6. Clay Jensen
Such a sweet boy, the only one out of the 13 with redeeming qualities. Clay is testament to the fact that Hannah didn't make the tapes to ridicule but to save others like her. After listening to Hannah's tapes Clay goes to school, with nothing but Hannah on his mind. "I had no idea how she felt about me. No idea who she really was. Instead, I believed what other people said about her. And I was afraid what they might say about me if they knew I liked her". Hannah's tapes made Clay more aware of the power he has,he becomes aware of his middle school crush who was showing signs of suicide but Clay's one word to her "Skye" may have saved her from becoming like Hannah, possibly giving hope to those who are about to let go of everything. 

7. How aware are you of the way you treat others? 
"Did you notice the scars you left behind"; "no one knows for certain how much impact they have on the lives of other people". If you are a very self obsessed person this book will definitely give you a rude awakening. You will have no other choice but to do a truck load of self evaluation  and think about the effect your actions have on others 

8. A very honest portrayal of suicide from the view of those left behind.
The people I felt most for in reading this book were: Clay and  Tony. Clay and Tony were just collateral damage - so to speak- in Hannah's grand scheme of things. In Hannah's unstable state she rather selfishly burdens Tony with the knowledge that she is going to end her life; Tony being the likeable guy he is tries to warn her parents but it is too late. It could be that immense sense of guilt Tony is filled with that makes him determined to carry out her wishes. Tony is very much an unsung hero; Tony is the light at the end of this dark tunnel for Clay and his predecessors, he manages to help Clay get through the ordeal in a positive way and not in Hannah's footsteps.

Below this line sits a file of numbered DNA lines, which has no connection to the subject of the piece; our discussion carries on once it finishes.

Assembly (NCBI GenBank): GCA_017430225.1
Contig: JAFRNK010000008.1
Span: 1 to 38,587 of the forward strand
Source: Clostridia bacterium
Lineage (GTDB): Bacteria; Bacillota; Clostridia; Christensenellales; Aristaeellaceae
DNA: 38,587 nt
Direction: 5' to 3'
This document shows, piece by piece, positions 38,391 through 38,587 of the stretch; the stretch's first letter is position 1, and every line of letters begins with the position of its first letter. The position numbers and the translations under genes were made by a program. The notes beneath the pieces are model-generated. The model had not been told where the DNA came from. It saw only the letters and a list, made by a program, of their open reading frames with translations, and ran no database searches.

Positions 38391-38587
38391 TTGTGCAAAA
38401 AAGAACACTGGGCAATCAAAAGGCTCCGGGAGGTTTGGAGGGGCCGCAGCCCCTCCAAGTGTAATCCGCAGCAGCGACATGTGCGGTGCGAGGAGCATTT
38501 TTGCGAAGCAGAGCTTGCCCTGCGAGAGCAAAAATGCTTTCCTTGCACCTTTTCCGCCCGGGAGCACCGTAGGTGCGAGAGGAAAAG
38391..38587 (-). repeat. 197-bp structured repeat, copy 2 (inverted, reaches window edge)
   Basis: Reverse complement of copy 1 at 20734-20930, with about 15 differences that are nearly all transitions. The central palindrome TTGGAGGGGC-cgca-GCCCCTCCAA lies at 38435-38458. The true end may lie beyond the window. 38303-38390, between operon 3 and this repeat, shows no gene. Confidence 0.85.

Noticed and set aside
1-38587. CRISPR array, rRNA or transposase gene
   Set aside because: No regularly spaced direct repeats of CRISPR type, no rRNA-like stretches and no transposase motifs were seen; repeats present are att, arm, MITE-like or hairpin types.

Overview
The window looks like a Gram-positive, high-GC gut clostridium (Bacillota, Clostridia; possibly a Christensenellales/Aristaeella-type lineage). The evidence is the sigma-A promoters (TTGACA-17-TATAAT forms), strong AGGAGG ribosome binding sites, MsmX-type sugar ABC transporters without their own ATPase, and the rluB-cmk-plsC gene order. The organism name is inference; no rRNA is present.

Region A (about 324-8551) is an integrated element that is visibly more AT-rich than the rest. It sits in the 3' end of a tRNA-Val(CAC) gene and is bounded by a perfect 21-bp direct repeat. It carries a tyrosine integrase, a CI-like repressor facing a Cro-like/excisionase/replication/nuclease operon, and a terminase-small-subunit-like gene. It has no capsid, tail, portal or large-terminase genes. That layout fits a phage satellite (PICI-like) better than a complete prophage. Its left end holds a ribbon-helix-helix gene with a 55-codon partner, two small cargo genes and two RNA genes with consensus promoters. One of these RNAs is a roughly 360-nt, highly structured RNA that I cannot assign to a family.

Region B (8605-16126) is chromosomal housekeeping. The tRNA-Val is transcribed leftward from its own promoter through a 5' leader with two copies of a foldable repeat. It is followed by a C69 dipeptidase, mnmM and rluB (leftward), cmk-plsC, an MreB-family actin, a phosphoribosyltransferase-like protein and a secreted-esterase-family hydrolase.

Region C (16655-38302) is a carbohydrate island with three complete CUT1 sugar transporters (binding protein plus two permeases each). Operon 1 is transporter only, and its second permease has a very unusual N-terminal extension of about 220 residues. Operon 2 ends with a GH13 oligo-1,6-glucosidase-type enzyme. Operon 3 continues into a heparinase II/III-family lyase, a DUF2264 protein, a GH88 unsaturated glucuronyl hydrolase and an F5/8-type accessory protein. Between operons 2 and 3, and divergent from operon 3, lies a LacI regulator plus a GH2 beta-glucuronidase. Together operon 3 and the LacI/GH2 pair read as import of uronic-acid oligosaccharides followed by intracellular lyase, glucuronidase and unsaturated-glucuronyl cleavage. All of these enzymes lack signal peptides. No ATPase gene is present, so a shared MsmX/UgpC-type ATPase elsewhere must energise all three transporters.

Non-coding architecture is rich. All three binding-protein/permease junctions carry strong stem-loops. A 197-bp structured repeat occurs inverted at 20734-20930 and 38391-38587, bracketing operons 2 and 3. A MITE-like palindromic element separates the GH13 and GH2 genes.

9. The Dual Narration 
Dual Narratives aren't the apple of my eye but for Asher I will make an exception. As it is Hannah's final words they are cutthroat at worst brutally honest at best, but the dual narrative gives you a great insight into Clay's character, as he hurts you hurt. To say because Hannah is recording her words at a time of heightened despair would be right but that takes nothing away from the reliability of her account, in fact it makes it even more honest because she has nothing to lose. Of course her emotions don't make her an objective narrator but this is her story, her personal subjective experience it doesn't have to be objective.